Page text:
KATHMANDU: After the government failed to take serious measures to bring the Medical Education Act as per the recommendations of the Mathema report, Dr Govinda KC, professor at the Institute of Medicine (IOM), launched his 13th fast-unto-death Thursday. Dr KC has also demanded the sacking of Dr Ramakanth Makaju, vice-chancellor of Kathmandu University, and KU Dean Dr Rajendra Koju, accusing them of involvement with the medical mafia.
Dr KC postponed his 12th hunger strike that started from October 25 in view of the Dashain festival. In this connection he had issued a memorandum to Prime Minister Sher Bahadur Deuba on September 29.
“I began another hunger strike from 5 pm today as the government is preparing to bring a Medical Education Act that favors the medical mafia,” said Dr KC. “Despite his assurances, PM Deuba has not been working to bring the Act in line with the Mathema report.”
Organizing a press conference at Tribhuvan University Teaching Hospital (TUTH), Dr KC put forth a four-point demand and urged the government to fulfill the demands immediately.
The four demands include bringing the integrated Medical Education Act immediately as per the recommendations of the Mathema report; implementing a government fee structure of Rs 3.85 million for the MBBS in Kathmandu Valley and Rs 4.245 million outside the Valley, Rs 1.932 million for BDS and Rs 2.25 million for MD/MS under Tribhuvan University; the sacking of Rajendra Koju, dean of Kathmandu University, and TU officials who granted affiliation to Kathmandu National Medical College; and revoking TU decisions that snatched away the powers of IOM to grant affiliation to medical colleges and authorise their number of seats.
Similarly, Dr KC’s other demands are fining Gopal Khadka and probing other officials of Nepal Oil Corporation involved in corruption after suspending them; allocating a budget immediately for beginning classes at Karnali Academy of Medical and Health Sciences; proceeding with the work to establish government medical colleges at Kailali, Dang, Doti-Dadeldhura, Dhanusha-Mahottari, Udayapur, Panchthar-Terhathum and other places; and promptly addressing the demands of Nepal Medical Association.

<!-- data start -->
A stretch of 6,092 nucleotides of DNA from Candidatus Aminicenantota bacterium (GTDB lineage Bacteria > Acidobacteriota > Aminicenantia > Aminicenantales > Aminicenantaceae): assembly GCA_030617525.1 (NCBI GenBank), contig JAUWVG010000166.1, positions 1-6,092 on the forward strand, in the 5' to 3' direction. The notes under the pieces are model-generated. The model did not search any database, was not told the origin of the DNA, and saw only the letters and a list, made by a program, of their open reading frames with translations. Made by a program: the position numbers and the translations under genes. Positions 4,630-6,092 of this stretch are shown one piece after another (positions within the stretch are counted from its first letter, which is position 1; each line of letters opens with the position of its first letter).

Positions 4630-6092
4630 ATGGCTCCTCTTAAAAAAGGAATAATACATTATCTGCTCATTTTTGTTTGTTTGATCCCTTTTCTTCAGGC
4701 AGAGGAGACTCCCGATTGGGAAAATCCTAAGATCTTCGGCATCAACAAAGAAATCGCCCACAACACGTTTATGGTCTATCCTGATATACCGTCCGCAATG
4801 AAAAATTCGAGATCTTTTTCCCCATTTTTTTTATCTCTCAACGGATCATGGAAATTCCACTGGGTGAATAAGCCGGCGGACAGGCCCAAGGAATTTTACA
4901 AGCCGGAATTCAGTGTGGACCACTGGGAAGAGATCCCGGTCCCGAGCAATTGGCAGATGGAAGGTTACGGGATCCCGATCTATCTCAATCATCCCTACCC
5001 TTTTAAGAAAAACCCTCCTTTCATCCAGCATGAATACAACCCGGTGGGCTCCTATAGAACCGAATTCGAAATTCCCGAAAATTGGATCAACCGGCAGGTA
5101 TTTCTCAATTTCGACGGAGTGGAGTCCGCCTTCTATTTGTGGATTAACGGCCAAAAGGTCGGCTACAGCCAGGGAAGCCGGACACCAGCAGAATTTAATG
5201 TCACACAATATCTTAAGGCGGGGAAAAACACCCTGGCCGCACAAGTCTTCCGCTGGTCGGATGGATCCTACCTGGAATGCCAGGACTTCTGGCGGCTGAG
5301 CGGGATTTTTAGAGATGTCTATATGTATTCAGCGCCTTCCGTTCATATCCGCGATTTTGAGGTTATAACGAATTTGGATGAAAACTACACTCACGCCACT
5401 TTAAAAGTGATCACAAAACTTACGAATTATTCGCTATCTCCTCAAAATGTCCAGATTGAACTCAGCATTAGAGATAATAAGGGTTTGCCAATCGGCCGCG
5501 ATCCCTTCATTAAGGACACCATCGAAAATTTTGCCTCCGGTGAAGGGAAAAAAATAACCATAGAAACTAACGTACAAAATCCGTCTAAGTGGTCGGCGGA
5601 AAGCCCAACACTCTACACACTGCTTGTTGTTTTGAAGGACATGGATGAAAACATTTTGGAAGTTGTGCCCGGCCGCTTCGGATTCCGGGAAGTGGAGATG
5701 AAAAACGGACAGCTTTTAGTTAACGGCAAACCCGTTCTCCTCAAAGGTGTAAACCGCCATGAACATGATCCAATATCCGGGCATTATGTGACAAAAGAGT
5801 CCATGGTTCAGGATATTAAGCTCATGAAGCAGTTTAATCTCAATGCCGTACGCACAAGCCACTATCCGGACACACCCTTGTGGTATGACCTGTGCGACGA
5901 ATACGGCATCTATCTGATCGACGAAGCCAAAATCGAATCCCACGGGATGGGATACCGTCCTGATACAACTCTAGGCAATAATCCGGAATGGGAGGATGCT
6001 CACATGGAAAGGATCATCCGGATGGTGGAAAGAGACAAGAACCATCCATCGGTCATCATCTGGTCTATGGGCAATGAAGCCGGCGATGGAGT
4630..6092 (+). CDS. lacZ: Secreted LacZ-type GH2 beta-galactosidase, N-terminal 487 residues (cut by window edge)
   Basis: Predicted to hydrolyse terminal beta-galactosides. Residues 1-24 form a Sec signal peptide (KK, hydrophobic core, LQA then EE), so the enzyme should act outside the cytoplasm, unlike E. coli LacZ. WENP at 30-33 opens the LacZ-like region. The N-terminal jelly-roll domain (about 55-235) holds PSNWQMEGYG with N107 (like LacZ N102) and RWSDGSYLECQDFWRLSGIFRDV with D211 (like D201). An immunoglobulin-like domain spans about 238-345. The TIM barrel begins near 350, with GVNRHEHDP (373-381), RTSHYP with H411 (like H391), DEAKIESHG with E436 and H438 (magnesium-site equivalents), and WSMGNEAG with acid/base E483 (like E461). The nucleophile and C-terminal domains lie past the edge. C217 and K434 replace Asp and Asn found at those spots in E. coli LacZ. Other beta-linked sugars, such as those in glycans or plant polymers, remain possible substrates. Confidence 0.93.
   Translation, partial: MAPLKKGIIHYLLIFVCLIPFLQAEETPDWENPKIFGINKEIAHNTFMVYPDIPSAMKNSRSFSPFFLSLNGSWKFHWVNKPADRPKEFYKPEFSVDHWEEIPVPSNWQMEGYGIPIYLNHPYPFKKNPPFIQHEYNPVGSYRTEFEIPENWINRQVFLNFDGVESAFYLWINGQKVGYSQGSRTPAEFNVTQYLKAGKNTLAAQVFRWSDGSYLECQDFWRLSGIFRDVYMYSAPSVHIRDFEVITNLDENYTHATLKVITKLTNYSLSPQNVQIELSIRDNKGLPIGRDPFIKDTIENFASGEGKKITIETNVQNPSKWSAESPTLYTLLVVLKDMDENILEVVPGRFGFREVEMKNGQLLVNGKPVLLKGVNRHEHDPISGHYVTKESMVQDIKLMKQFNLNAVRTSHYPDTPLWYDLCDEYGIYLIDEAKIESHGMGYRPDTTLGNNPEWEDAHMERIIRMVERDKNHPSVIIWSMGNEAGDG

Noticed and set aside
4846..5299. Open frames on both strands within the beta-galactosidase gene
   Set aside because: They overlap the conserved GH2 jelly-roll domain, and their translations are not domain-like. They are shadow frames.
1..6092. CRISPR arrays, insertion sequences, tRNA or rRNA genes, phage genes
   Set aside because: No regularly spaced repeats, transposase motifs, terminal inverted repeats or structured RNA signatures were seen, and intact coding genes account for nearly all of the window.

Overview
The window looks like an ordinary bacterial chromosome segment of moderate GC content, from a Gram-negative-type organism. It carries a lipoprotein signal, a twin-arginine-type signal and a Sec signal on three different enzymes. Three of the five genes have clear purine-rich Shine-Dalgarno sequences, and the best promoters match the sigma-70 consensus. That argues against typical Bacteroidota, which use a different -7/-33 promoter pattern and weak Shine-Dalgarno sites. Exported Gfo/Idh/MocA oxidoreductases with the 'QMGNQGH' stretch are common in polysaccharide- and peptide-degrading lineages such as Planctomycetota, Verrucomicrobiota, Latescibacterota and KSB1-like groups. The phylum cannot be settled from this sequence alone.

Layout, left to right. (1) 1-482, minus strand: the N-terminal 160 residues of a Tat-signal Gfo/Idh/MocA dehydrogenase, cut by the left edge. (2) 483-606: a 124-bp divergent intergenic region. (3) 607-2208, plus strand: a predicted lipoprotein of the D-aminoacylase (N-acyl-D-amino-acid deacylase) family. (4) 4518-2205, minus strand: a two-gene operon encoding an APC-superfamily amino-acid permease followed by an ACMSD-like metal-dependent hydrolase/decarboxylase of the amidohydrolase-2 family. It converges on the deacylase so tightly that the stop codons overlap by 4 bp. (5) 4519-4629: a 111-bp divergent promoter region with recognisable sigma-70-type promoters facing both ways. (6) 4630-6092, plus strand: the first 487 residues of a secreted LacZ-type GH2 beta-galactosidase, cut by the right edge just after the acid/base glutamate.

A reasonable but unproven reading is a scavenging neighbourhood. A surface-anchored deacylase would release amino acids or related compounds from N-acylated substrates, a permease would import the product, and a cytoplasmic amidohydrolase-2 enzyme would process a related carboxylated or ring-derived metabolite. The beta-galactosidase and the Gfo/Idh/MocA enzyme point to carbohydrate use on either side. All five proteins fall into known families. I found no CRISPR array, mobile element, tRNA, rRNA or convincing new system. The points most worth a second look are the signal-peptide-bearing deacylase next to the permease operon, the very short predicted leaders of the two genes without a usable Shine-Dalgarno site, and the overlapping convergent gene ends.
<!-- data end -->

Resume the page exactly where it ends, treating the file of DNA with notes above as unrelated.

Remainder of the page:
Instead of implementing past agreements, the government is only ready to approve the Medical Education Act bill in the interest of a limited number of business people and the medical mafia, said Dr KC. “The bill tabled in parliament is oriented towards benefitting the mafia rather than the general public and medical students,” he said in his statement. “The three major political parties are involved in work for the mafia.
This has barred three-fourths of the general public from getting affordable medical care and students from the middle and lower classes from studying medicine.”
The political parties have become hindrances to the opening of government medical colleges in the country and their intention is to create an environment for the investment of black money in private medical colleges, according to the statement. “This is unacceptable to us,” said Dr KC.
“Meanwhile, officials of Kathmandu University have played an invidious role in fixing the fee structure millions of rupees above the government ceiling in order to help the medical mafia make money,” the statement further reads.
A country weighed down by corruption has been suffering from soaring irregularities and the sway of the mafia in recent years, according to Dr KC. “However, the political parties which are responsible for checking corruption are instead dedicated to promoting impunity. The Commission for Investigation of Abuse of Authority (CIAA) has become a mute spectator while corrupt political leaders and ministers are protecting corrupt officials and taking action against innocent employees in order to gobble up state funds.”